The Subjective Grade -- Do Teachers Give "Fair" Grades?

If you think that your instructor is giving you more or fewer points than you feel that you earned on an assignment -- you may be right.

I work as a Teaching Assistant (TA), and in my years of grad school (as well as occasionally during my work as an undergrad) I sometimes need to grade the work of students. Generally, I enjoy it, but depending on the type of grading needed, it can also drive me crazy.

I've been in many types of grading situations. I have been given complete autonomy over grading some assignments. I have had instructors tell me that I am grading too strictly. I have had other instructors tell me that I am grading too leniently. I have read essays out loud to a blind instructor who then told me what to write and how to grade. I've placed exams into a mystical magical grading machine and had the decision taken completely and literally out of my hands. And in all of these cases, except arguably the last one, there is a frustrating amount of subjectivity in the grades assigned. In other words, room for points to be given that aren't deserved, and room for points to be taken away undeservedly.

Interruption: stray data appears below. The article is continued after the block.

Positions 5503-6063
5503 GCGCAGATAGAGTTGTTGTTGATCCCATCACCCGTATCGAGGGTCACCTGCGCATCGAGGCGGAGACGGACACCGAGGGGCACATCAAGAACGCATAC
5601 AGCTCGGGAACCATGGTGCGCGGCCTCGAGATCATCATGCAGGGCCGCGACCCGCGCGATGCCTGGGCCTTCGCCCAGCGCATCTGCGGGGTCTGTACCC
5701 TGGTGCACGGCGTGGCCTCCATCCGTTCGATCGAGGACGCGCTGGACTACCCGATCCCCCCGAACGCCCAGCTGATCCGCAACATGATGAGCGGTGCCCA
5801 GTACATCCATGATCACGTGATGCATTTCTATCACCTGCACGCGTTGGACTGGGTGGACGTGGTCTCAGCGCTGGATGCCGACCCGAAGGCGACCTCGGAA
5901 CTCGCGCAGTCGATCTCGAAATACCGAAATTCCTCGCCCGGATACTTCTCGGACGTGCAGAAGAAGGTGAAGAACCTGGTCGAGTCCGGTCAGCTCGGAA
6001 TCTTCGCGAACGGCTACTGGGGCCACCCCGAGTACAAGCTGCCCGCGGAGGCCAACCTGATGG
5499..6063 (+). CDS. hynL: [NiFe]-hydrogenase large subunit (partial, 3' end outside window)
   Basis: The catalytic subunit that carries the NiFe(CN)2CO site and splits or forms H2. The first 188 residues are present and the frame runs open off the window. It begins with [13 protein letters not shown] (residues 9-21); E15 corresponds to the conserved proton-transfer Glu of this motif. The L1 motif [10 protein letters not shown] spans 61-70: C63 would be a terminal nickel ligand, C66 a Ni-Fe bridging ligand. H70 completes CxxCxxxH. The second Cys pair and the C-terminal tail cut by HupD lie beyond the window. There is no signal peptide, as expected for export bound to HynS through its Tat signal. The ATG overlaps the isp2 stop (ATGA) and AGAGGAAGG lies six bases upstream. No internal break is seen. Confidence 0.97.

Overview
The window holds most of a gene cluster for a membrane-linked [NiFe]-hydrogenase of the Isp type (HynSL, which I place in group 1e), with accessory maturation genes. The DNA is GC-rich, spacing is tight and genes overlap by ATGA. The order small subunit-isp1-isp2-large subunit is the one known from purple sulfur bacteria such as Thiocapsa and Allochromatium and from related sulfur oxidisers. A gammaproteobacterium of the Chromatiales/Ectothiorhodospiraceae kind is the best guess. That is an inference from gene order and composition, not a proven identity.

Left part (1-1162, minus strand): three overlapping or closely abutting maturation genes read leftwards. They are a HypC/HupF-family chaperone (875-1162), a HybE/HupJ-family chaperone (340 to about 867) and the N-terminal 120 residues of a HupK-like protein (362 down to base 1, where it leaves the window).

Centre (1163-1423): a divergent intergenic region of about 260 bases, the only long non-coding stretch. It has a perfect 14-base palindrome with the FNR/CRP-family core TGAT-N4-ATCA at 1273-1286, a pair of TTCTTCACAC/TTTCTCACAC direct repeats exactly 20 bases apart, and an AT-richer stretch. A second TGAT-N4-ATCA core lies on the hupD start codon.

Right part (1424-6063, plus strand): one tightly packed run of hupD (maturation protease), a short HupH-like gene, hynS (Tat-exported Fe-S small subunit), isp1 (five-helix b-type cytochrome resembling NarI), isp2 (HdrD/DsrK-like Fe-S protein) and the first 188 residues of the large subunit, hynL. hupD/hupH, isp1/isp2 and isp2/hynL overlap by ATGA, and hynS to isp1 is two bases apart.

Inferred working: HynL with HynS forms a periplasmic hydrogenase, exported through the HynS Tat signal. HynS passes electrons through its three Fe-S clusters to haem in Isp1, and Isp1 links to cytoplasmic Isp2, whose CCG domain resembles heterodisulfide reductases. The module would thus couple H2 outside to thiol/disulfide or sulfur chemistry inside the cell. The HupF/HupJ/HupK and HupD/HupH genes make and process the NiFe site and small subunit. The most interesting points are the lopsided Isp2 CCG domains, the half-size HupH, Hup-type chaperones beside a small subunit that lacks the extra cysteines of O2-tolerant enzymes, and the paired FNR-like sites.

It can be something as simple as how bad the student's handwriting is, which determines how far into the essay question the grader can get without becoming frustrated. It can depend on what order they grade the papers in, depending on whether they begin to feel more or less lenient at the tail end of a day of grading. It can, of course, depend on the relationship that is built with a student. It can even depend on how much time is given to complete the assignment of grading the assignments.